I’m standing in the kitchen chopping tomatoes when I think of you.

I’m walking down the street when I think of you.

I’m thinking about home when I think of you.


The thoughts come suddenly and unbidden. A flash of memory will pass through my mind and the world stops spinning. In my mind, you are there. You are alive and you are laughing.

“That’s a fiction now,” I tell myself.


You’re gone, but that’s so big that my mind can’t wrap around it. Time has passed and I’m still floored when I remember. I’ve lived far away for so long, but I can bring to mind the image of my home so easily. The familiar sense of pride in the people I’m fortunate enough to call friends, the swell of happiness upon seeing everyone together. And you are there. Always, you are there.

I have to remind myself that isn’t true anymore.


We didn’t share years of childhood memories. We would go months without talking, catching up when we saw each other but rarely in touch in the interim. But you were part of the mosaic of my life for the past seven years. A constant friendly face, a warm greeting and a sincere hug and a round of drinks. Each time I came home I knew I would see you. It didn’t need to be planned or thought out. You’d be there, and we would laugh.


Standing in the kitchen or on the street I remember when you saved me from myself on my 21st birthday, when I accidently invited most of the bar back to my house for an after party. Did I ever tell you that I waited for you to come back that night? We danced at friends’ weddings, and on a beer soaked dance floor at the local bar where we very earnestly danced very poorly. We texted while I sat in the airport in London and I felt a little closer to home.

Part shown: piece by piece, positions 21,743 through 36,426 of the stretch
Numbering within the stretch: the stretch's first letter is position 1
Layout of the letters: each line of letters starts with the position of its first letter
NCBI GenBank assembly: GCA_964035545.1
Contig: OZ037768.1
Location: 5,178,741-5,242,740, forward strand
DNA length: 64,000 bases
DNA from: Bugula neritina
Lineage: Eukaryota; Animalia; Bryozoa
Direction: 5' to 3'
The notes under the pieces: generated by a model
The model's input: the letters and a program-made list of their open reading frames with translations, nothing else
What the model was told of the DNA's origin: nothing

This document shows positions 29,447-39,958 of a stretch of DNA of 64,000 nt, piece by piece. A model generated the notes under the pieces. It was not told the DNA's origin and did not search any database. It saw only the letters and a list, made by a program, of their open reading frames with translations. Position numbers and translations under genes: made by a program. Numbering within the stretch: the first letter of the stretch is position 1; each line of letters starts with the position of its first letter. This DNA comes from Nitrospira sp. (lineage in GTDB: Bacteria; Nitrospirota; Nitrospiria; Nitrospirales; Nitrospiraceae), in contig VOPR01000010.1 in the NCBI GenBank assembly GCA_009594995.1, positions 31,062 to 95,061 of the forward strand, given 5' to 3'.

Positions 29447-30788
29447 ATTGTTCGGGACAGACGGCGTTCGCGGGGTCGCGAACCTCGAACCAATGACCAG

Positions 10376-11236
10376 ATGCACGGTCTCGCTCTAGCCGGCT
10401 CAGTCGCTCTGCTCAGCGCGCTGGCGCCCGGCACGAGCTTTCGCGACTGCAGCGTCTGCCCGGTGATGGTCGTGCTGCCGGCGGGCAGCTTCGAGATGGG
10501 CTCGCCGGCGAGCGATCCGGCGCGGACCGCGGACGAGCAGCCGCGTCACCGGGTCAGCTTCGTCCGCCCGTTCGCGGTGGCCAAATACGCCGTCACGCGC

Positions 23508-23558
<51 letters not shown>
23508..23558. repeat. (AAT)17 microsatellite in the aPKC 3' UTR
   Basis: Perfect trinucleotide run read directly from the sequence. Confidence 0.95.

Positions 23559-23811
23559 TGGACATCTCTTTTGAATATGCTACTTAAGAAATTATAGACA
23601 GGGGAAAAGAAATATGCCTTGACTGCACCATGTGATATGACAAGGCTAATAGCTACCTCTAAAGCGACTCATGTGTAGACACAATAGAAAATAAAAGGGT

I felt closer to home again in the days after the accident. The outpourings of love and grief via social media were cathartic. It was the closest thing to communal grieving I had, for on the day of the funeral I could only send my love to the place where all our memories are set.


There’s a weight in my chest that I suspect is always there, but I only notice when I think of you. My breath becomes shallow and each pound of my heart is amplified in my ears. In a way, the discomfort is soothing. It’s my body telling me this is real. It’s all real. You were my friend, and now you are gone. I hope my body never adjusts to that reality. I hope I am always uncomfortable in a world without you.


I have made a mantra of the words that first passed through my head after I heard the awful news. There’s more that I could dream of saying to you. Things about kindness and compassion and joy, all words that describe you and my memories of you perfectly. In life you were selfless, and you deserved so much better than what you got that day. But I can’t go back and shower you in the love and gratitude and warmth you inspired in the people who cared about you. All I can do is repeat those words.


First, a deep breath. Then:

“I hope it was fast. I hope you felt no pain. I hope you were not afraid.”


My meager hopes sent into the still-recent past, the world begins to spin again. My thoughts drift to other things, other responsibilities, other moments in time. All the little details of my life become real again and I’m swept up in their current. But someday soon, I’ll think of you again, and I’ll remember, and I’ll mourn the days past and the days you never saw. It’s the least I can do for a dear friend.

About the Author

Bridey Heing is a freelance writer living in Washington, D.C. Her interests include travel, international politics, film, and tattoos. More of her work can be seen here.